When looking at real estate property in Tempe, you’ll discover that many communities are covered by homeowners’ associations, or HOAs. These are legal entities formed to help maintain common areas and property values through the community. They have the authority to enforce deed restrictions. Homeowners associations are common to most condo developments and many neighborhood subdivisions also have their own HOAs, founded when the division was first built.
Associations work by establishing a set of covenants, conditions and restrictions that are given to every homeowner. These rules are intended to promote and maintain the value and general feel of the community. Most HOAs have several features in common.
- HOA membership is mandatory for all owners in the development.
- Membership requires a mandatory fee or set of fees.
- The association has the authority to enforce maintenance and design standards above and beyond those established by the state and city.
- A homeowner’s association is usually a corporation with formal bylaws. It will often have a governing board and hire a property management company to handle the upkeep of the development.
- Roughly 7,000 new homeowners’ associations are founded every year. This includes condos, planned communities and neighborhood developments. About 80% of new housing communities are built with HOAs in place.
You’ll find that every community in Tempe is different. Although the details change, the majority of homeowner’s associations see to the basic maintenance tasks of a community. They collect the various fees necessary to run neighborhood operations and keep up community landscaping and recreational facilities. An association will often provide space for events and neighborhood functions. In some places, the HOA provides for security. Street maintenance is usually a priority for an HOA. But the function that impacts homeowners the most is when an association enforces community deed restrictions for exterior home maintenance, commercial use of the homeowner’s property, and control of trash or blight. In these cases, the homeowner must correct the violation.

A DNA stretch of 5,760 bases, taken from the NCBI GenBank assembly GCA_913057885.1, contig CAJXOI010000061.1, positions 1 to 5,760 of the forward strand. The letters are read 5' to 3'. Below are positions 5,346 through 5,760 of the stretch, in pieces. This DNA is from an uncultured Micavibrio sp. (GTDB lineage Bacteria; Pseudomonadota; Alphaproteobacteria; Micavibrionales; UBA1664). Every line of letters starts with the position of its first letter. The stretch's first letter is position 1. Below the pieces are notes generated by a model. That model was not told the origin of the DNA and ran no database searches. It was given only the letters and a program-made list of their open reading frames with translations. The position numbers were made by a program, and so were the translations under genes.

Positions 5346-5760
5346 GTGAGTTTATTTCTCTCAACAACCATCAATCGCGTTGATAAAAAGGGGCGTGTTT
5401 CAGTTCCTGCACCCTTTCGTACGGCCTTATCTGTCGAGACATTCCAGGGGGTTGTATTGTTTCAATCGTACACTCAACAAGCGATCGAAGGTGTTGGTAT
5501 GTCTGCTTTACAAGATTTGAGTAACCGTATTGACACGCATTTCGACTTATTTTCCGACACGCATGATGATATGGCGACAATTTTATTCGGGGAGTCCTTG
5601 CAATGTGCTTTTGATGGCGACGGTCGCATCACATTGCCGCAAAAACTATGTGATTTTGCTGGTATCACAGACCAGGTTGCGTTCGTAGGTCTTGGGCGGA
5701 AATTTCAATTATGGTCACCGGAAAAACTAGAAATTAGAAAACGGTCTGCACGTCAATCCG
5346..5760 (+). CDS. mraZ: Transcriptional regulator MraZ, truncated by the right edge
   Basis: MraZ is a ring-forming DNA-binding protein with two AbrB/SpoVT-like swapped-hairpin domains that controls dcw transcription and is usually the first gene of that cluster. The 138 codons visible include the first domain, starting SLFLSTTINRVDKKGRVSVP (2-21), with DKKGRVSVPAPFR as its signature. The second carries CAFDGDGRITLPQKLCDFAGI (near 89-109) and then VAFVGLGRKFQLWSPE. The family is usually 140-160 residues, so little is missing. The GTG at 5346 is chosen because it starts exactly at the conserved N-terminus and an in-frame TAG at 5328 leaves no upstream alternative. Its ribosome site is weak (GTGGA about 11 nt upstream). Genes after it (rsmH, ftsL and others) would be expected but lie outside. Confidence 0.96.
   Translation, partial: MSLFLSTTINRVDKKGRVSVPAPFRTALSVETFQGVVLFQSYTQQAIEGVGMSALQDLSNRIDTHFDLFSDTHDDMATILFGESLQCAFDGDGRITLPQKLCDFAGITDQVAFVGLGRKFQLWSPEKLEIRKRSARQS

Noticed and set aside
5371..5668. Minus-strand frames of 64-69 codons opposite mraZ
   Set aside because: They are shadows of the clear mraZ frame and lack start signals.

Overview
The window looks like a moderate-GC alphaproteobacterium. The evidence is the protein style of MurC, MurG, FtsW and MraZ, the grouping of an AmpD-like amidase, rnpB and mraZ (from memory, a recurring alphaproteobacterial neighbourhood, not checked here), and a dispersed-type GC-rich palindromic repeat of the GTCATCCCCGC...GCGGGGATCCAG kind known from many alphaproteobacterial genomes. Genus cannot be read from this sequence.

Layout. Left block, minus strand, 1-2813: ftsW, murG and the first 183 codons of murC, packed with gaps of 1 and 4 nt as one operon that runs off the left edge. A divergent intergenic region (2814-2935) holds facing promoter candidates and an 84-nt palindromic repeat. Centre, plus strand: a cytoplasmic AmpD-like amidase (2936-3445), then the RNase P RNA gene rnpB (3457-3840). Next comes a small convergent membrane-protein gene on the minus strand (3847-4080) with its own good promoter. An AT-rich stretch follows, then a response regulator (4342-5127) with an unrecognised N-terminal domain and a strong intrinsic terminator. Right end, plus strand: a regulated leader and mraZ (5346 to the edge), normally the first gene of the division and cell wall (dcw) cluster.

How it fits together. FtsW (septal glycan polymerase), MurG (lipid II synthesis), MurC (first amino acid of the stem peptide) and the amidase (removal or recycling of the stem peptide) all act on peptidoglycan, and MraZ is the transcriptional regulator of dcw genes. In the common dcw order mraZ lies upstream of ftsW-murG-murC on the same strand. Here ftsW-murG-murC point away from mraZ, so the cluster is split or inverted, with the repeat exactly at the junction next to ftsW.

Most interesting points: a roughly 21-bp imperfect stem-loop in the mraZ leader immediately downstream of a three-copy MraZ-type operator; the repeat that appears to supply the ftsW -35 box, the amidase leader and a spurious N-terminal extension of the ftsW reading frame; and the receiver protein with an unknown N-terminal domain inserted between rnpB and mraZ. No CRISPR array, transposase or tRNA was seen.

Know What HOA Membership Means to You
When seeking a new home, you must decide whether or not to live in a HOA community. Some homeowners find associations to be a benefit that protects their home-buying investment. Others consider associations to be a burden. Before you buy a home in an area overseen by a homeowner’s association, take the time to answer a few simple questions.
- What are the HOA’s rules and how do they apply to the home you’re planning to buy?
- What dues does the HOA change? Once you buy the home, membership in the association is mandatory. Dues can range from trivial to incredible, depending on the community.
- Are there term limits for the association’s board members? Could you become a board member? Have the board members trained in efficient management techniques?